London (CNN)Marine conservationists have expressed their anger after a rare blue shark was presented at a seafood festival in a British coastal city, before being cooked and served to the public.
Anger over blue shark 'paraded,' cooked and eaten at British seafood festival
Images taken at the event in Plymouth, in the southwest of England, show the creature being held aloft to the crowd, before it was used as part of a cooking demonstration on stage.
The photos of the deceased creature were posted on the social media channels of the city's tourism board, Visit Plymouth, before they were later deleted.
Blue sharks are listed as "Near Threatened" on the International Union for Conservation of Nature red list and are a Priority Species under the UK Post-2010 Biodiversity Framework. The creatures typically inhabit deep waters and migrate long distances across the world's oceans.
A spokesperson for Plymouth City Council said that the shark was "inadvertently caught as a by-catch" and then presented at the "'Catch of the Day' session on the main stage."
Molly Cato, a member of the European Parliament for the southwest of England, said that "by-catch cannot excuse this shameful behavior in my patch.
"Parading an endangered shark through Plymouth before chopping it up as part of a cookery event is not acceptable," she wrote on Twitter.
The Shark Trust, a charity based in Plymouth which aims to safeguard existing shark populations, led the criticism of the incident.
"Plymouth is in the news today for all the wrong reasons," the charity said in a statement to CNN. "The sale of a blue shark at last weekend's seafood festival has sparked outrage on social media with many people rightfully upset at the way that the shark was "paraded" in front of the festival.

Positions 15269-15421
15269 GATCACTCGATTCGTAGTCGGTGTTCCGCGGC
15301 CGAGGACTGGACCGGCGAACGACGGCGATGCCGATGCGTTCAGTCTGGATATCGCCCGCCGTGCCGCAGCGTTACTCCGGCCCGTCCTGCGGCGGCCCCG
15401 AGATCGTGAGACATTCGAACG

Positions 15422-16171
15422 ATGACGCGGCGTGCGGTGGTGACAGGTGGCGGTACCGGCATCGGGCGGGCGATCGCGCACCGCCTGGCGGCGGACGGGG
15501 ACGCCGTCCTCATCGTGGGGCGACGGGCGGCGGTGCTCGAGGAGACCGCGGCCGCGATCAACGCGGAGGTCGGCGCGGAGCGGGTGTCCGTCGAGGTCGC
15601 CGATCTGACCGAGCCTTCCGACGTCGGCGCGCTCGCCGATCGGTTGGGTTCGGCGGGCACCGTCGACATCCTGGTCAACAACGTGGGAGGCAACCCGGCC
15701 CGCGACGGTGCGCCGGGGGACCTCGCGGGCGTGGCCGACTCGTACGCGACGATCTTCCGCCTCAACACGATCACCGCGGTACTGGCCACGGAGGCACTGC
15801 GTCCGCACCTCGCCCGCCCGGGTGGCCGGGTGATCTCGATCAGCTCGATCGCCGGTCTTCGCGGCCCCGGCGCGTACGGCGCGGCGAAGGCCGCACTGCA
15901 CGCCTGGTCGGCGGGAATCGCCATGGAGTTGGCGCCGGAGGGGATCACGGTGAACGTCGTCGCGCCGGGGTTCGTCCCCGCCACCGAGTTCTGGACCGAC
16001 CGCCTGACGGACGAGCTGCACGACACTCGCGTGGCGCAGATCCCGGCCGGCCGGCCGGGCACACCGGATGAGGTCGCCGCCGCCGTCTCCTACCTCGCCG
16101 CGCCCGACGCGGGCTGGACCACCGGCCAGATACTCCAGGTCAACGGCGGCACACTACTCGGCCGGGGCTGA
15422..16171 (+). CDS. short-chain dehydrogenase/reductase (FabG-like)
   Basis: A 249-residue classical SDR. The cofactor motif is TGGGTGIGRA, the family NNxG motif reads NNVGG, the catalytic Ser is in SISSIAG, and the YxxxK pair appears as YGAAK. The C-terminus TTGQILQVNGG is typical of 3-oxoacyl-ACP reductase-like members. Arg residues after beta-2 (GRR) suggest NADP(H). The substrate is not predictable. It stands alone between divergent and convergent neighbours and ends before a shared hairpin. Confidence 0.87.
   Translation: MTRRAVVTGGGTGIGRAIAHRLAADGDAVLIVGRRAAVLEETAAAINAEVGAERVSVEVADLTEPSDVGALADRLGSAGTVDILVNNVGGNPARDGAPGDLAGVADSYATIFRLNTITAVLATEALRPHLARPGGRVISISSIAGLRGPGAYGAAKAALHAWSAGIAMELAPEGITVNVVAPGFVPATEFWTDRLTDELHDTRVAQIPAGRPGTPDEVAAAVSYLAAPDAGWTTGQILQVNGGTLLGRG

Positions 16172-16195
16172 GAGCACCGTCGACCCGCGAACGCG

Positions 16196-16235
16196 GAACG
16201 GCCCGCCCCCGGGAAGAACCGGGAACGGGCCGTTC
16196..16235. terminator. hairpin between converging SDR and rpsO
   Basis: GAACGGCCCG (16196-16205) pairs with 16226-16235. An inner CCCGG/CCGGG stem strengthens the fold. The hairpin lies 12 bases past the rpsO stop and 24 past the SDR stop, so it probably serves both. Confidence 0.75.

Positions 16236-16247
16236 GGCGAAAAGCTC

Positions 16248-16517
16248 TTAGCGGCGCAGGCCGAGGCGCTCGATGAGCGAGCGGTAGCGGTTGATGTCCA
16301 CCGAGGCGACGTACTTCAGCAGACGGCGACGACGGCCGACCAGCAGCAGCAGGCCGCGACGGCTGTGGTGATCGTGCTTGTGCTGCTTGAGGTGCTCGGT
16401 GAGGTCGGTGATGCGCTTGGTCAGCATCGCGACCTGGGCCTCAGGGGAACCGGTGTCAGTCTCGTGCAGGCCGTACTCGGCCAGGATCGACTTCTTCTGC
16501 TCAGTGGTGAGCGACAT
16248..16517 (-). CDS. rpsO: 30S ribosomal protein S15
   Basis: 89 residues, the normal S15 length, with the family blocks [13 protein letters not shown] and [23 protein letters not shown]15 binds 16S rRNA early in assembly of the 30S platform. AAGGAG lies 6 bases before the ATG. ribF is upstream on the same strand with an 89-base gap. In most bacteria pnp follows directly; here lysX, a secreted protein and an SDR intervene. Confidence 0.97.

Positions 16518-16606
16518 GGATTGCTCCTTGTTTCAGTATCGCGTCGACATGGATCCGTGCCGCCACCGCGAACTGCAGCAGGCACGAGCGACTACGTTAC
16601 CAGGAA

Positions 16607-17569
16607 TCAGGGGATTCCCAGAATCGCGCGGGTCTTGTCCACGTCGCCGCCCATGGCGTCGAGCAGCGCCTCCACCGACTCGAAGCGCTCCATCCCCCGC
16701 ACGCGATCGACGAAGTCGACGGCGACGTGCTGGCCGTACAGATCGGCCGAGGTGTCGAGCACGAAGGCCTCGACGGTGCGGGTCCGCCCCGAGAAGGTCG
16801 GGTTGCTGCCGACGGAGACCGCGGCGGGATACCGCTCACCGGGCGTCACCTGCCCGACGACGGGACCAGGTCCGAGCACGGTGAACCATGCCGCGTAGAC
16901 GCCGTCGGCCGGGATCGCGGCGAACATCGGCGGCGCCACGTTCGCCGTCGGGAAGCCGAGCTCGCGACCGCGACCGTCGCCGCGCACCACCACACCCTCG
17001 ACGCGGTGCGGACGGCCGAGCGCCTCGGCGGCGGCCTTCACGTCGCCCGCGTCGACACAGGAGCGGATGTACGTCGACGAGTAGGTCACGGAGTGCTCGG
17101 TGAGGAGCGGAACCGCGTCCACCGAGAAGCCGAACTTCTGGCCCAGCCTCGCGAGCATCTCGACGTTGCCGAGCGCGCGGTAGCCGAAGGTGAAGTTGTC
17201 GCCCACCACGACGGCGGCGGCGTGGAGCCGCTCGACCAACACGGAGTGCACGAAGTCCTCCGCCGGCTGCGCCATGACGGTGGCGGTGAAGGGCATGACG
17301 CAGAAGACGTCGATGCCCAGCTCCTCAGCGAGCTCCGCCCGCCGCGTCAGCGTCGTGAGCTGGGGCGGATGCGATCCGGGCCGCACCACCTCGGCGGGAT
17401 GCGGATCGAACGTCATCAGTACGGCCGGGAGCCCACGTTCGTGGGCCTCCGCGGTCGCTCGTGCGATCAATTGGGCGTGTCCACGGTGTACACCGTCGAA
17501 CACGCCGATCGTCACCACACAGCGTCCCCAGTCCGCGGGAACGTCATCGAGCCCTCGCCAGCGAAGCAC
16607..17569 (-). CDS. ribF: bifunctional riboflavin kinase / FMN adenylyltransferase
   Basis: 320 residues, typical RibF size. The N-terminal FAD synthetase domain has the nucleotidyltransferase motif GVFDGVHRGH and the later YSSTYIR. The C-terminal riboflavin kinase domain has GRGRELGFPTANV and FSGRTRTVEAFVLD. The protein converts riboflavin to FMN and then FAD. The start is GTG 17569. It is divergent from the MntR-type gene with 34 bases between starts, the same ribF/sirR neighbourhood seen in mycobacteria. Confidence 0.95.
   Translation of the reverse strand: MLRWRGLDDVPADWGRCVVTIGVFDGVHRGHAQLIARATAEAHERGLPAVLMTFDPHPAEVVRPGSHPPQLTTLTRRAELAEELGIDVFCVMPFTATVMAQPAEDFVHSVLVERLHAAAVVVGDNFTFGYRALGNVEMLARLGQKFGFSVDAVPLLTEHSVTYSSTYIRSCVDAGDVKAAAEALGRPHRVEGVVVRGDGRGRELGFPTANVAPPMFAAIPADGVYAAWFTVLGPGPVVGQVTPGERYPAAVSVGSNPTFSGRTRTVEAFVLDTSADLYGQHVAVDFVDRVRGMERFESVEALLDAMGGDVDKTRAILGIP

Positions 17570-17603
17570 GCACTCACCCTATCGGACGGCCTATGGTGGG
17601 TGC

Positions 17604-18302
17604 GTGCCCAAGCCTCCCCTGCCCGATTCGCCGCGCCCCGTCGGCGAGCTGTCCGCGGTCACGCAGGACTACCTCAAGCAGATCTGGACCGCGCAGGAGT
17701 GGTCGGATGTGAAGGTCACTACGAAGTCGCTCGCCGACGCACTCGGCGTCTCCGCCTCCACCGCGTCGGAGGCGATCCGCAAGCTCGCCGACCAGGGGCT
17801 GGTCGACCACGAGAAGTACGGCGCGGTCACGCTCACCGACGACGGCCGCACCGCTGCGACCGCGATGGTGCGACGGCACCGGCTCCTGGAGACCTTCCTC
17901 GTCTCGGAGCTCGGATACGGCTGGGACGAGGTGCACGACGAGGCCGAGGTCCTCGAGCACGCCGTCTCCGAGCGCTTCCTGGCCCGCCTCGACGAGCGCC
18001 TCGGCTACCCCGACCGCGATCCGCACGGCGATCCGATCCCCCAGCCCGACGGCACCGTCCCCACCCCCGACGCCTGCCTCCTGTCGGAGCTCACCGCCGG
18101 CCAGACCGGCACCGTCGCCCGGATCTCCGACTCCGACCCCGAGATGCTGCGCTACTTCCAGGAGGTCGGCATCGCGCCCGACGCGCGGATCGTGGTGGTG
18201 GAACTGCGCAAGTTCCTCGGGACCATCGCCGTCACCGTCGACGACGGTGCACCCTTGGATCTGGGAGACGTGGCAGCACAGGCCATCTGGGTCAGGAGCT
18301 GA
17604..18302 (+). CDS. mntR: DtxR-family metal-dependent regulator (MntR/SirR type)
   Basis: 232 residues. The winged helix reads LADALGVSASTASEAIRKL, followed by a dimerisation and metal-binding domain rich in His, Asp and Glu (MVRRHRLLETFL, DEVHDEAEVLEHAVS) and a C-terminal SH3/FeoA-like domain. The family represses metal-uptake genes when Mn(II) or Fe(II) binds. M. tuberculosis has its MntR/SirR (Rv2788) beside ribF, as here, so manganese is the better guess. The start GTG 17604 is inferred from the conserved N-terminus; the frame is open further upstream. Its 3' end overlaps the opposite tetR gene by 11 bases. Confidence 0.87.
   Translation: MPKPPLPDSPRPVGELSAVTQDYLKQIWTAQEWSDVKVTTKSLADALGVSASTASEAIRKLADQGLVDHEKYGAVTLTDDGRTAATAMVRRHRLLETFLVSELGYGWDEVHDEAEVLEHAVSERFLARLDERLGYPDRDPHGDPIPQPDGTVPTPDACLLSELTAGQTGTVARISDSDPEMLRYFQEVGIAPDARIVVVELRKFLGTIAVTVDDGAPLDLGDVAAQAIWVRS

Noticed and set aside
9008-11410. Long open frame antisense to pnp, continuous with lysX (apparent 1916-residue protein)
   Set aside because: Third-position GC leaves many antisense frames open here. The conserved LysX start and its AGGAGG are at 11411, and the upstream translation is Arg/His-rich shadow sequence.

"It opens up debate about fisheries and their impact on sharks. The sight of a dead shark is upsetting, yet the harsh reality is that it is one of very, very many that continue to be caught without limits every day."
The Ocean Conservation Trust, a global ocean conservation charity based at the National Marine Aquarium in Plymouth, echoed the criticism.
Helen Gowans, a representative from the charity, said: "As an ocean conservation charity, we do not condone the eating of blue shark and were disappointed to see that a blue shark was shown off at the 'Catch of the Day' session, as well as being featured on the chef's stage.
"We feel that showing the public how to cook this species and then offering them the chance to eat it at such a widely attended event could be damaging, encouraging intrigue and thus demand for blue shark on people's plates moving forward."
The incident came as the Plymouth Sound, a vast waterway located around the city, celebrated being made the UK's first National Marine Park, aimed at championing marine conservation.
Plymouth City Council confirmed in a statement that it is "committed to protecting our marine environment and sustainable fishing, especially around endangered species such as sharks."
"We do not condone what happened and we want to make sure that this does not happen again," a spokesperson said.
They added that it was "unfortunate" that an image of the deceased shark had appeared on the Visit Plymouth Instagram account, and noted that it had been posted by a third party that had been given temporary access to post images of the event.
"This was the first time such a 'takeover' with an event partner had been organized and it was aimed at making the social media content more interactive and spontaneous," the spokesperson said, noting that their social media policy will be reviewed for future events.
The council nevertheless said that the seafood festival was one of Plymouth's "flagship annual events," and "showcases the quality of fresh fish available in the city."